As a quick summary, the Google ad auction uses your Quality Score (which considers your ad’s relevance, landing page, and past performance) and your bid to generate its Ad Rank. Your Ad Rank determines your ad’s placement and ad’s cost-per-click.
Check out our breakdown to learn more about how Google advertising costs get generated.
What is budget, bid, and spend for Google Ads costs?
When you start advertising on Google, you’ll come across several terms related to Google Ads costs, including:
- Budget: The amount you’re willing to spend over 30.4 days for a campaign on a per-day basis.
- Bid: The amount you’re willing to spend for a click on your ad.
- Spend: The amount Google deducts from your budget when an ad wins an ad auction.
- Cost: The actual amount you pay for a click on your ad.
A few additional terms include:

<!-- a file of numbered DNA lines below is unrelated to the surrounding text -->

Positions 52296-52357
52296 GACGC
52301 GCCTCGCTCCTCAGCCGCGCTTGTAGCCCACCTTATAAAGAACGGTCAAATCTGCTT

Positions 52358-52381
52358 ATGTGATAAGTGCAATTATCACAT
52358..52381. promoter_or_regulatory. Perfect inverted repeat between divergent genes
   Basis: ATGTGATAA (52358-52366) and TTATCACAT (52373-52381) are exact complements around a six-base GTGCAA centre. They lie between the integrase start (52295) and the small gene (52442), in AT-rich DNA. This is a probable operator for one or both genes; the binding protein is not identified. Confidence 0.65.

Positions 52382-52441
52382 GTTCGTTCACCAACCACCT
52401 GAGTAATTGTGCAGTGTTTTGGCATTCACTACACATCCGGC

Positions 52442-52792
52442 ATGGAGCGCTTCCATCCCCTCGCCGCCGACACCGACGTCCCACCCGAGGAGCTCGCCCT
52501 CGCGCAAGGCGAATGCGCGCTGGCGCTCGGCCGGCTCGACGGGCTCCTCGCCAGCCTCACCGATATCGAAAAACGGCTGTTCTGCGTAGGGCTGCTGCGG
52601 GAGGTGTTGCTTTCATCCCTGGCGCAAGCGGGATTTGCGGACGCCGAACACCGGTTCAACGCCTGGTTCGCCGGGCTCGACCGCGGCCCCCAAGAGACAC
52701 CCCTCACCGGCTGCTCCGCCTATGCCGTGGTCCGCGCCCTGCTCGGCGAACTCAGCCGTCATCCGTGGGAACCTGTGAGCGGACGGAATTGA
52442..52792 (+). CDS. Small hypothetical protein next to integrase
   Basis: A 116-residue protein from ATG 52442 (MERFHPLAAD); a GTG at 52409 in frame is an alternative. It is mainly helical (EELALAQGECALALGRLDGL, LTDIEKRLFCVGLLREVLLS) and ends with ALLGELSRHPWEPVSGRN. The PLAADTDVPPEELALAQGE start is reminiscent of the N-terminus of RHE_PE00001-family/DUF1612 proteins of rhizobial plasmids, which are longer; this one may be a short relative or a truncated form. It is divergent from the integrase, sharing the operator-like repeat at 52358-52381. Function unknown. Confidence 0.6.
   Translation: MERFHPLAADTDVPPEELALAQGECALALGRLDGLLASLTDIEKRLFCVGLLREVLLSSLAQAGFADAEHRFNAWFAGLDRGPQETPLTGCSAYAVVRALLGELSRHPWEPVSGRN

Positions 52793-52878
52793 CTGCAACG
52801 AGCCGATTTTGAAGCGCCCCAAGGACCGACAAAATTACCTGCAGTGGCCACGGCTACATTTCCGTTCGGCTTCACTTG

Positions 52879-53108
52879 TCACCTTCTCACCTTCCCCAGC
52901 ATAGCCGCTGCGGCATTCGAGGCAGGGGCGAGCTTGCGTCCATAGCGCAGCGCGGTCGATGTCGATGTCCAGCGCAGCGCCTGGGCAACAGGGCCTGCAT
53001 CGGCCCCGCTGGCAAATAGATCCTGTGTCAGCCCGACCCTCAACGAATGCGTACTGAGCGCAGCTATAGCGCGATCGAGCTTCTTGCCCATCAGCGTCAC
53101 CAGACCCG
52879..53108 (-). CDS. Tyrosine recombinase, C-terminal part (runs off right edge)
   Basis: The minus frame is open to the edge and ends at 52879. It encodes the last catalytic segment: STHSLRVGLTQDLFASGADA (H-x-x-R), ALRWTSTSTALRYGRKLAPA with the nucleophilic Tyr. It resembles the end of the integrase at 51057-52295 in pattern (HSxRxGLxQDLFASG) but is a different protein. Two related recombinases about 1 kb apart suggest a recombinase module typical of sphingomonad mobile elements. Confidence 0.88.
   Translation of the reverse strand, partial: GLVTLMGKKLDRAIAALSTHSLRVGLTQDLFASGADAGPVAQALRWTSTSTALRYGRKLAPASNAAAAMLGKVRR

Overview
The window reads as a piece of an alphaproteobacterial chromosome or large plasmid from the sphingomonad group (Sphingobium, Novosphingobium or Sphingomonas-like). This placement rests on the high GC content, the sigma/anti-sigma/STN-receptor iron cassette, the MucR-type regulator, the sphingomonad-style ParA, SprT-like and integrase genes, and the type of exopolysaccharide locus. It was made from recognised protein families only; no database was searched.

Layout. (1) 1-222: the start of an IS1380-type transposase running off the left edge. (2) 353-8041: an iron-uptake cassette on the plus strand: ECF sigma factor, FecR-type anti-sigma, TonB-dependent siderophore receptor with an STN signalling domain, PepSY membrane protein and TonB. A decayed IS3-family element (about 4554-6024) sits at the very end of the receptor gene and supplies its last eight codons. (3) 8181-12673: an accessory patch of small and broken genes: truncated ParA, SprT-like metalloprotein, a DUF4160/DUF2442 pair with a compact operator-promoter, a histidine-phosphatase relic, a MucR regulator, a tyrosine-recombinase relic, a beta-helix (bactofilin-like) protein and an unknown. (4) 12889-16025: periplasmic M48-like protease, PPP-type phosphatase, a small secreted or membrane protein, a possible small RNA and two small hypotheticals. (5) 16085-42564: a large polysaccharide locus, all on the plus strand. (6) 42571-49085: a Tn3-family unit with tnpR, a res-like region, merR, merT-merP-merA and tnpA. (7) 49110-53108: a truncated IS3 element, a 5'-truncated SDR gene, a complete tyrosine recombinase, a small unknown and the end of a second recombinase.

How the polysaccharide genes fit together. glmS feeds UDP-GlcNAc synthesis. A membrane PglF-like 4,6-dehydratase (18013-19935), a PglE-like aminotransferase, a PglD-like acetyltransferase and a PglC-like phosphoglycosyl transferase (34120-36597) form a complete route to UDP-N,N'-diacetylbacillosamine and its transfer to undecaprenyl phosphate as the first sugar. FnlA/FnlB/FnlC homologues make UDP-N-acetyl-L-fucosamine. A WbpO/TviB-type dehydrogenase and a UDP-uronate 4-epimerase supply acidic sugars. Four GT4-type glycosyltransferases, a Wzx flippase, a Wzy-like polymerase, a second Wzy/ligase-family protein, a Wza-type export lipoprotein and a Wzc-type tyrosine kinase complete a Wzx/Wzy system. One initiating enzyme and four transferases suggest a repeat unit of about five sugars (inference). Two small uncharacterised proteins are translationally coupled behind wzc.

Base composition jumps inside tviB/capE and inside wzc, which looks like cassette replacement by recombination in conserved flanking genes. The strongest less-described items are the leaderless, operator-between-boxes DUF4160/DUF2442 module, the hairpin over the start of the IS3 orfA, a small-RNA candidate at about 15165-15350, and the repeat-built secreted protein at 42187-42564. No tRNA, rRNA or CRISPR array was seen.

- Average daily budget: The average daily amount — per ad campaign — you’re willing to spend over 30.4 days, which is the average number of days in a month.
- Daily spending limit: The maximum amount Google will bill you for an ad campaign daily.
- Monthly spending limit: The maximum amount Google will bill you for a campaign monthly.
- Served costs: The cost of an ad campaign’s clicks or impressions.
- Billed cost: The cost billed to you for an ad campaign’s clicks or impressions.
For more information on terms related to Google Ads, check out our PPC glossary!
How much does Google Ads cost?
While businesses spend an average of $9000 to $10,000 per month on paid advertising, there isn’t a one-size-fits-all answer to the common question of, “How much do Google Ads cost?” That’s because Google Ads is a truly customizable ad platform.
You have extreme control over how much you spend and when you spend it, and you can increase or reduce your ad spend in real-time as you see fit. That’s why the pricing flexibility of Google Ads is one of its biggest benefits.